By MICHELLE SCHMIDT
After the bombing of Pearl Harbor in 1941, 120,000 individuals of Japanese descent were forced to leave their homes and places of work because of their ethnicity. Two of the camps where these people were sent were in Idaho. The largest, Minidoka, was near Twin Falls and a smaller work camp was located on the Lochsa River near Kooskia.
Teresa Tamura, a Japanese-American who grew up in Nampa, said she learned of the camp in college outside of class. It wasn’t until 2001 that she decided to tell the story as a photojournalist.
The book that resulted, “Minidoka: An American Concentration Camp,” was published in 2013. The large hardback volume documents the camp through essays, stories of survivors and 180 black-and-white photographs, both historic and current.
Tamura will be in Moscow on Saturday, April 26, to discuss the topic and sign copies of the book. In an email interview, Tamura had this to say about her project:
360: What is Minidoka and why is its story significant?
Teresa Tamura: I’ll start with the name “Minidoka,” which is confusing to many people because this is also the name of several different places in Idaho, including a county, a small town, a dam, a wildlife refuge and even a street in Twin Falls. A portion of land now known as the Minidoka National Historic Site used to be called the Minidoka War Relocation Center or “Hunt Camp.”
The historic Minidoka site held more than 9,000 people under armed guard, behind barbed wire in hastily constructed tar-papered barracks from 1942 to 1945 without due process. I was born in 1960 and raised in Idaho. This subject was never mentioned in any of my classes.
360: What motivated you to complete this project?
TT: The people who lived through the incarceration experience will be gone in the not-too-distant future. It became important for me to learn what happened and make a lasting record in book form. My hope for the project is to reach an audience who has been unfamiliar with this story — as I was — to share what I learned and honor those who shared their stories with me.
360: What was it about this story that grabbed your attention — your proximity to the story, both physically and racially, the secret or “forgotten” nature of the story — or something else entirely?
TT: I was initially challenged by how could I photograph a place that no longer existed? How could I show what happened more than 60, now, more than 70 years ago? Those initial thoughts changed after 9/11 and as I met with and talked to more people. Then, it became more about what can we learn from this history? And, could photographs help prevent something like this from happening again?
360: In your research, you looked into government records and interviewed those who were in the camp. What discrepancies did you find in these two accounts?
TT: The U.S. government’s decision to not allow any photographs of barbed wire fences, watch towers and armed soldiers was a form of censorship that permanently distorted the reality of the situation. In several of the written archival government documents, “public relations” was mentioned more than once and seemed to be a primary concern.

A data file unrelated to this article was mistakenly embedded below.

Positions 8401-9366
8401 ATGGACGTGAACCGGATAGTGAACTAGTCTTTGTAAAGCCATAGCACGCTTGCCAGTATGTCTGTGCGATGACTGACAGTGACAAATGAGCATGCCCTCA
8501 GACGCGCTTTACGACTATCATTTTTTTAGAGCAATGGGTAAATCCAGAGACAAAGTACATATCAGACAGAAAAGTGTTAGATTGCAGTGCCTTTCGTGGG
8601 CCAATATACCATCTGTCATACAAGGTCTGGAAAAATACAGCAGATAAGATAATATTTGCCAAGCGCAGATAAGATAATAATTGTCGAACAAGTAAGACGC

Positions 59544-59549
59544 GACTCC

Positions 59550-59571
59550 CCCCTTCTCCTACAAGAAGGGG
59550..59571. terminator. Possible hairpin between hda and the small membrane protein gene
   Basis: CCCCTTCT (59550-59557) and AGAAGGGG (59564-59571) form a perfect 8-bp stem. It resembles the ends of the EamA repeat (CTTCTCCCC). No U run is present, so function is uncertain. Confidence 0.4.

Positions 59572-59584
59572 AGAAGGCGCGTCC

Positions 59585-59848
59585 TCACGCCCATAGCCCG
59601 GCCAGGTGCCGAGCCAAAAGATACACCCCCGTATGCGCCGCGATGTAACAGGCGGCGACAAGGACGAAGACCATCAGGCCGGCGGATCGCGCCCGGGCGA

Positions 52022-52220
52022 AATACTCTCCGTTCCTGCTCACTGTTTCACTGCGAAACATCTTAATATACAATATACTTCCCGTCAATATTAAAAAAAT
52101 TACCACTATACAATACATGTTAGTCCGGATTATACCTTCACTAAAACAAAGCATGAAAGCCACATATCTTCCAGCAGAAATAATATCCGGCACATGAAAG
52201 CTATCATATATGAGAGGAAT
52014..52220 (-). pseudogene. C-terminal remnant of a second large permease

Each survivor that I photographed and interviewed had a unique account. The person’s age was an obvious factor in what he or she experienced and remembered. Some of the people included in the book were born in Minidoka, others were children, high school or college-aged students then, or young adults who were recently married. I met only a few parents who bore all of those responsibilities.
360: What impact did the internment have on those in the camps?
TT: I would venture to say that everyone suffered from the traumatic events of being uprooted, displaced, and for many, financially ruined. When the “camp” was closed, there were some people who were more fortunate than others and they were able to return to their homes. Others had no place to go.
360: What do you hope to see happen as a result of telling the story of Minidoka?
TT: If people — regardless of race — recognized this story of forced relocation and incarceration happened to one group, two-thirds of whom were American citizens, is of interest and concern to all of us, not just people of Japanese ethnicity.
Tamura subtitled her book “An American Concentration Camp,” a term some might consider controversial.
The U.S. Holocaust Memorial Museum, however, defines a concentration camp as “a camp in which people are detained or confined, usually under harsh conditions and without regard to legal norms of arrest and imprisonment that are acceptable in a constitutional democracy.”
Because the public generally associates the term with Nazi death camps like Dachau, the American sites are most often referred to as internment or detention camps. During the 1940s, the U.S. government used the term “relocation centers” to describe the camps.
Tamura uses the term “American concentration camp” because she said she felt it is the correct term to use. Based on her research, she said detention stations were temporary locations and internment camps were for longer term, primarily for Japanese nationals who were arrested right after Pearl Harbor was bombed. Both came under the jurisdiction of the U.S. Justice Department and not the War Relocation Authority, which is the branch over the camps such as Minidoka.
if you go
WHAT: “Minidoka: An American Concentration Camp” — author talk and book signing
WHEN: 2 p.m. Saturday, April 26
WHERE: 1912 Center Great Room at 412 E. Third St. in Moscow
COST: Free, the book will be available for purchase through BookPeople for $27.95
Schmidt can be contacted at firstname.lastname@example.org or at (208) 305-4578.